importance of identifying and understanding the un-

    derlying ethical issues involved when providing cul-

    turally sensitive care.

    Case #1: The Unhappy Daughter. A twenty-

    five-year-old woman comes to a dental clinic com-

    plaining that her maxillary left central incisor has

    been hurting for three days. Her past medical his-

    tory is unremarkable except for a five-year history

    of toothaches. Clinical findings include a relative

    absence of traditional dental hygiene practices, se-

    vere dental decay on other maxillary anterior teeth,

    minimal dental caries on the posterior teeth, and

    moderate to severe gingivitis without gross evidence

    of periodontitis. The maxillary left central incisor is

    slightly mobile and displays other clinical findings

    consistent with the diagnosis of a necrotic pulp with-

    out acute periapical abscess. The patient is seeking

    immediate treatment to alleviate the discomfort. The

    dental student completes the examination, records

    the dental findings in the chart, and then consults

    with a faculty member. The student suggests full

    mouth radiographs and endodontic access opening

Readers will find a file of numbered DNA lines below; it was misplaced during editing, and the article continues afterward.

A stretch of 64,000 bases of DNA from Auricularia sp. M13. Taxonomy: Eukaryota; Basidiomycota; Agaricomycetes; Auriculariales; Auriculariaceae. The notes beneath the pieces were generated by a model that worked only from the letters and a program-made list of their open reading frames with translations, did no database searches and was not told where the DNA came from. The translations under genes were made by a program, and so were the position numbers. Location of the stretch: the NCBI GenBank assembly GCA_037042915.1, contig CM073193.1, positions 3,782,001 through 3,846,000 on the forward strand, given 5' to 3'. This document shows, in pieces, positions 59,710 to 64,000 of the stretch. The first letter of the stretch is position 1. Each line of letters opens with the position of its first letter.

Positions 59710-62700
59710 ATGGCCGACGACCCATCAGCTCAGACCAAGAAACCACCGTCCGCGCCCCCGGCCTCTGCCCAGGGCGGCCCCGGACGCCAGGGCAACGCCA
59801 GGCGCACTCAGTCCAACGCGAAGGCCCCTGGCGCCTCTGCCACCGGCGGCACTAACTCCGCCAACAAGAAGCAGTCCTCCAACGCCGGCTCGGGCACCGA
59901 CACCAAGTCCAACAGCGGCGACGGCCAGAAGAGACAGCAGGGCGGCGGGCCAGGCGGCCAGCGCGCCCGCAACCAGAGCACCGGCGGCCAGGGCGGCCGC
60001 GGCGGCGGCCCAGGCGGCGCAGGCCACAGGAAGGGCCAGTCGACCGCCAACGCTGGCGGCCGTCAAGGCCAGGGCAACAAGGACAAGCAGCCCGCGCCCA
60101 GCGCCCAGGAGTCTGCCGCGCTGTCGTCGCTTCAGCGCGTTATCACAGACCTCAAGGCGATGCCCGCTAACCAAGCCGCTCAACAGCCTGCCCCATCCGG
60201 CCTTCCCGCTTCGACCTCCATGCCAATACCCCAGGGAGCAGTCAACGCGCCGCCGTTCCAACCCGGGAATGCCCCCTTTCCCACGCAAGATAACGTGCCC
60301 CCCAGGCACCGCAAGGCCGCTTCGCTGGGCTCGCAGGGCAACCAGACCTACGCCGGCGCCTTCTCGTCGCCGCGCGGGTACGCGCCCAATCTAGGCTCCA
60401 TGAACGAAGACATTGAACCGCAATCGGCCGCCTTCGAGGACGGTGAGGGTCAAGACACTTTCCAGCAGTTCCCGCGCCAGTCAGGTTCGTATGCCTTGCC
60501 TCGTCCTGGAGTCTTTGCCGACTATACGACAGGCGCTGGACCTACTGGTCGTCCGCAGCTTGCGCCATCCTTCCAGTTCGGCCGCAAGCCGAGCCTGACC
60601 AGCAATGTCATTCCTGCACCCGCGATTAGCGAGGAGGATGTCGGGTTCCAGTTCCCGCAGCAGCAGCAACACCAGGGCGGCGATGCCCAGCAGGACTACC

with preliminary biomechanics as the emergency

    management strategy until all diagnostic data can be

    gathered and treatment plan options formulated and


    The patient asks if the radiographs are neces-

    sary. After the student explains the benefits of the

    radiographic survey, the patient asks the student to

  • September 2002 Journal of Dental Education 1007

    speak with her father. Recognizing the patients de-

    sire to involve her family in this decision, the stu-

    dent discusses the proposed treatment with the fa-

    ther. After that, he says a few words to his daughter

    in a language not known to the student and then re-

    sponds to the student, Just take care of the tooth

    thats bothering her today. If the other ones bother

    her later, we can take care of those when they start

    hurting. We dont need all those x-rays; just take a

    picture of the one thats bothering her, if you really

    need it, to get the tooth out. We just want the tooth

    out today. The daughter sits quietly after her father

    speaks, avoids looking at the student or her father,

    and seems unhappy. The dental student is uncom-

    fortable with the patients silence and is not sure how

    to proceed.

    Case #2: The Older Man. A seventy-year-old

    man presents for dental treatment with pain in his

    lower right first molar. The tooth is an abutment for

    his removable partial denture. An examination re-

    veals deep, but restorable dental caries. He is accom-

    panied by his wife, who translates for him. A review

    of the mans medical and dental history reveals that

    he is relatively healthy and active, has most of his

    natural dentition, and practices excellent oral hygiene.

    The student does a preliminary assessment of the

    situation and presents a set of treatment options to

    the couple. After the wife explains the options to her

    husband, they appear to discuss them. They seem to

    reach agreement, but when the wife begins to speak,